How do we make sure that our content is effective at grabbing attention, generation engagement
In today’s society, social media has penetrated almost all types of organisations. Not excluding higher education institutions, such as colleges and Universities, which have been eager adopters of this global phenomenon. The rapid rise and immense scale of social media provides endless opportunities and benefits for higher education institutions, forcing them to fully invest and embrace it in their educational endeavours. The widespread “fixation” with social media, across all generations, makes it a fitting instrument for administrators, managers, learners, teachers and students alike.
Social media can benefit colleges in a number of ways, from engaging with students inside the classroom, outside the classroom, helping students to stay aware and informed of offerings at their universities, or even supporting back-end staff to pitching to stakeholders and recruiting new staff. The opportunities are boundless, given the extent of social media in today’s digitalised eco-system.
Social media, especially the core platforms such as Facebook, Twitter, and LinkedIn, can enable educational institutions to provide stakeholders with updates and important information about new research programs, changes to policies, events, job vacancies, alumni engagement and institutional news. In the past, this may have been routinely e-mailed or printed, but these platforms – thanks to the immense amount of active users and widespread adoption across all industries – provides the chance for colleges to extend their reach beyond what would have been possible prior to social media.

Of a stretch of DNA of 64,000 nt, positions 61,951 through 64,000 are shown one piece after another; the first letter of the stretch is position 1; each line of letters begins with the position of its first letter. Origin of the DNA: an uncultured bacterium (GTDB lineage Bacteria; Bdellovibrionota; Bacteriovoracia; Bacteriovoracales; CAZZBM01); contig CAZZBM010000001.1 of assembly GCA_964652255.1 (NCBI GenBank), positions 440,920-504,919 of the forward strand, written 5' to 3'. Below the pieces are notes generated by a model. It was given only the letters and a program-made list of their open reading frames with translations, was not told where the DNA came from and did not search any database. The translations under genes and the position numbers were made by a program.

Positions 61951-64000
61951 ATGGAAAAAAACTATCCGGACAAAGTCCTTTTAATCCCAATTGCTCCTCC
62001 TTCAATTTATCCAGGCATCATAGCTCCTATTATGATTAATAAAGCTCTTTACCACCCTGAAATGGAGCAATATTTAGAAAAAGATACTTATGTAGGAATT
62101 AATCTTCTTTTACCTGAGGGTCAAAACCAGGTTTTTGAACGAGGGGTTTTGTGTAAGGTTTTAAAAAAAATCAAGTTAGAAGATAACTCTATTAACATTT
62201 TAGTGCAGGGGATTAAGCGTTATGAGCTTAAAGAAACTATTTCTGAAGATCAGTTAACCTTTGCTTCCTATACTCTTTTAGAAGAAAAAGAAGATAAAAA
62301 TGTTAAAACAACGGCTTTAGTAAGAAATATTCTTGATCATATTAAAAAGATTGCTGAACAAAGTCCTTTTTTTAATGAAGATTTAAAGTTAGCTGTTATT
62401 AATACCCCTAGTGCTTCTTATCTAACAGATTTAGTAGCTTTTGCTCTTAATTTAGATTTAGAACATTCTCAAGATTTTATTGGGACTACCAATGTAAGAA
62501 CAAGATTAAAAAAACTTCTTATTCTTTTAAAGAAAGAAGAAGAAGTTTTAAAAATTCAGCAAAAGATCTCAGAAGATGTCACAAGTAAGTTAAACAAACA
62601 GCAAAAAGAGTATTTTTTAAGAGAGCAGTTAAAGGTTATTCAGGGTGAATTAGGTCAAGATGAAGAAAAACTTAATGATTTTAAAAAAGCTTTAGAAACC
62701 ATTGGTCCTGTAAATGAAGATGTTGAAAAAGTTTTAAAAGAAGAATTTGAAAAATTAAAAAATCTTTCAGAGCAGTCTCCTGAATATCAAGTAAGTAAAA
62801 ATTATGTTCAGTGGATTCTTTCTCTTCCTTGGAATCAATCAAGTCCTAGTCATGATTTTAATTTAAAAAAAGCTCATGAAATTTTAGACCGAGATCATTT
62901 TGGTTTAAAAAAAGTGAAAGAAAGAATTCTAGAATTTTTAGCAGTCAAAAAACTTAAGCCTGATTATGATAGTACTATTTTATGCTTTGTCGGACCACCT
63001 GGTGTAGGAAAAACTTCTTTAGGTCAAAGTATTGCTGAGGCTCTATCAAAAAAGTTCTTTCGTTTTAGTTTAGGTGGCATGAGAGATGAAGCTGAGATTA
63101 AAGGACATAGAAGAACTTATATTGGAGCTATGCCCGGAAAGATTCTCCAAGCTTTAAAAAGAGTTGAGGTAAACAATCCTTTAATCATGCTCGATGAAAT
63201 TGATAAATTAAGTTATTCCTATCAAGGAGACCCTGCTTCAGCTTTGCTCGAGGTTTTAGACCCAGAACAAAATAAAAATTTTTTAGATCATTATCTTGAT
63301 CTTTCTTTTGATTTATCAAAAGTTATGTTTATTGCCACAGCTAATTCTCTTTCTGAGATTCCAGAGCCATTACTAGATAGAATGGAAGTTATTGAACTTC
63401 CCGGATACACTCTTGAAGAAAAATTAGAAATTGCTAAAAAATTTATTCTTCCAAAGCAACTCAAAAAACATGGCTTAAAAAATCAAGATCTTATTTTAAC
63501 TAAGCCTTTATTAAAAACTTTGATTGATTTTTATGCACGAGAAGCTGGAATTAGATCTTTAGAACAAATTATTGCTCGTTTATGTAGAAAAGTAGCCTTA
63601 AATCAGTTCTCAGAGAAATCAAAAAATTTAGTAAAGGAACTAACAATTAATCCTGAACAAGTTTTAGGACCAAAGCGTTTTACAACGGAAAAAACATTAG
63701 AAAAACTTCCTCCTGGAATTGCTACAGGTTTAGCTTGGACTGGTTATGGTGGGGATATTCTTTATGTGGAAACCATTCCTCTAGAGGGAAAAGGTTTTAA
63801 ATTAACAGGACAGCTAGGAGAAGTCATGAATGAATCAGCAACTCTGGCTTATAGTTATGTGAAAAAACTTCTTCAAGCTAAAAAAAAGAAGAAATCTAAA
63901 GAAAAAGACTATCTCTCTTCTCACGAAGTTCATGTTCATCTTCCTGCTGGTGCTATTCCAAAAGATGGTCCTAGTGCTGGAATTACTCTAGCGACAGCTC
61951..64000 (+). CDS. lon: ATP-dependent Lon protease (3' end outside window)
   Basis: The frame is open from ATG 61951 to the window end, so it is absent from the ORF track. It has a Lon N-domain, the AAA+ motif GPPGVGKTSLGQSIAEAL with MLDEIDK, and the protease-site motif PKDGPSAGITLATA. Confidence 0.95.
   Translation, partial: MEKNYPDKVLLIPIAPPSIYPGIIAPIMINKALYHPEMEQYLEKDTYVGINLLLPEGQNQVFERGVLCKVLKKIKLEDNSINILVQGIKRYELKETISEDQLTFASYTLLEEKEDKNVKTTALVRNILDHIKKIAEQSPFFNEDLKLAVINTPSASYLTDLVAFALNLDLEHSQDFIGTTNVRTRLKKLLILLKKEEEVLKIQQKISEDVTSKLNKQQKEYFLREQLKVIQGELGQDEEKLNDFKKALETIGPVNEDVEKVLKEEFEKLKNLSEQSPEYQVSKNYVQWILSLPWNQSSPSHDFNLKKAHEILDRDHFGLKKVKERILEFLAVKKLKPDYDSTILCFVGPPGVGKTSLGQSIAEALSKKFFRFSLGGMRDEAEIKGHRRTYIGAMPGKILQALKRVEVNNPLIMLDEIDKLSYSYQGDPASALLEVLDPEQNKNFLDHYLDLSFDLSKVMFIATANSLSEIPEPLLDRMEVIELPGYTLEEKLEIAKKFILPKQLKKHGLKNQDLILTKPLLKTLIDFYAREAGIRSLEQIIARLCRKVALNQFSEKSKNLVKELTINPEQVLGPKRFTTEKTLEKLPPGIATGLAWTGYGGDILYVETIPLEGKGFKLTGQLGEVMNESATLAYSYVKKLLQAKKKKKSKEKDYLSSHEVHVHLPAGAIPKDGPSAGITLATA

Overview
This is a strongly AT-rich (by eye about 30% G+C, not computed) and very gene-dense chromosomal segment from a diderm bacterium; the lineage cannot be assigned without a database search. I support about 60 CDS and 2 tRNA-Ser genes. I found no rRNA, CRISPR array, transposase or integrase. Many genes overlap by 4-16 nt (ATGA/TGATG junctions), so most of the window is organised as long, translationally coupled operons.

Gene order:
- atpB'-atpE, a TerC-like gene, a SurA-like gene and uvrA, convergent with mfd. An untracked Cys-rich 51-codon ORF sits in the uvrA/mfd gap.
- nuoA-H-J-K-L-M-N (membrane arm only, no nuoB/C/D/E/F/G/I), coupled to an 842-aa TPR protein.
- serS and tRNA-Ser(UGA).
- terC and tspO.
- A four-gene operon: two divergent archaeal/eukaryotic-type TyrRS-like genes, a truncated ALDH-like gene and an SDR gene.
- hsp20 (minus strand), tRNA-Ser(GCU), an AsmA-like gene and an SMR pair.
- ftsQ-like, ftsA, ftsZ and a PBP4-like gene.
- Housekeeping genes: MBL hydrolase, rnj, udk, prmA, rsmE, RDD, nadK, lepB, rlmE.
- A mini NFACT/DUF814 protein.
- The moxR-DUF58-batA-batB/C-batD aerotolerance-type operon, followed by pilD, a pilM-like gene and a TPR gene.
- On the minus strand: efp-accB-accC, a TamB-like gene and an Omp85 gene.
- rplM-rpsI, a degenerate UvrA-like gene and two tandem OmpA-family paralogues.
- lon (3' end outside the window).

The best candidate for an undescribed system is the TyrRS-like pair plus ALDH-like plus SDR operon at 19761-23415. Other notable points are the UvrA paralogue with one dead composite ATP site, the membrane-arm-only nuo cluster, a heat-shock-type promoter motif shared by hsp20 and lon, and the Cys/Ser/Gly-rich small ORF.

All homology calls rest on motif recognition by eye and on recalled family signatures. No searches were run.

Some colleges and universities also use social media as a tool for recruiting students. Social media provides a perfect platform to highlight in-demand courses, top teaching staff, and state of the art campus facilities, in an attempt to attract, and also retain, more students. This occurs frequently on Facebook, Twitter, LinkedIn, through college groups and events, and even Instagram, where unique visuals and videos of colleges and universities’ campuses are posted daily to capture attention and to attract students. These platforms can also be used to recruit staff. However, it is important to use the social platform that is relevant for your target audience i.e. the type of staff you wish to attract. Therefore, if you are looking for young teachers, Instagram provide successful given the young demographic of users it attracts. The same goes for the type of students i.e. young students vs mature students.
The emergence of social media also has the capacity to significantly influence the academic life of students, including tools to excite critical thinking skills, collaboration, and knowledge construction.
Social networks are able to generate new interactions among members of an educational community, such as facilitating sharing of information through online learning environments, involving recaps of topics studied in the classroom, group study, distribution of information, sharing of resources (Documents, presentations, links, and videos) etc. It can even be used to share ideas with other teachers; and to establish a moral and dynamic relation between members of departments and schools.
However, despite the deluge of advantages social media offers colleges, guidance and support are required for the appropriate use of social media channels. The use of social media in higher education is not without some inherent limitations. Its limitations include technological and privacy concerns, not only for the educators, but also for the students, potential loss of dominance of academics, passive behaviour of students, and absence of academic language usage. Therefore, training and guidance on how to use social media in this manner for educational institutions should be delivered not just to students, but to staff too.
Going forward, given the immense possibilities for social media to positively impact educational institutions’ core business functions, what needs to be worked out is how they can exploit, embrace and capitalise on social media to their institutions benefit.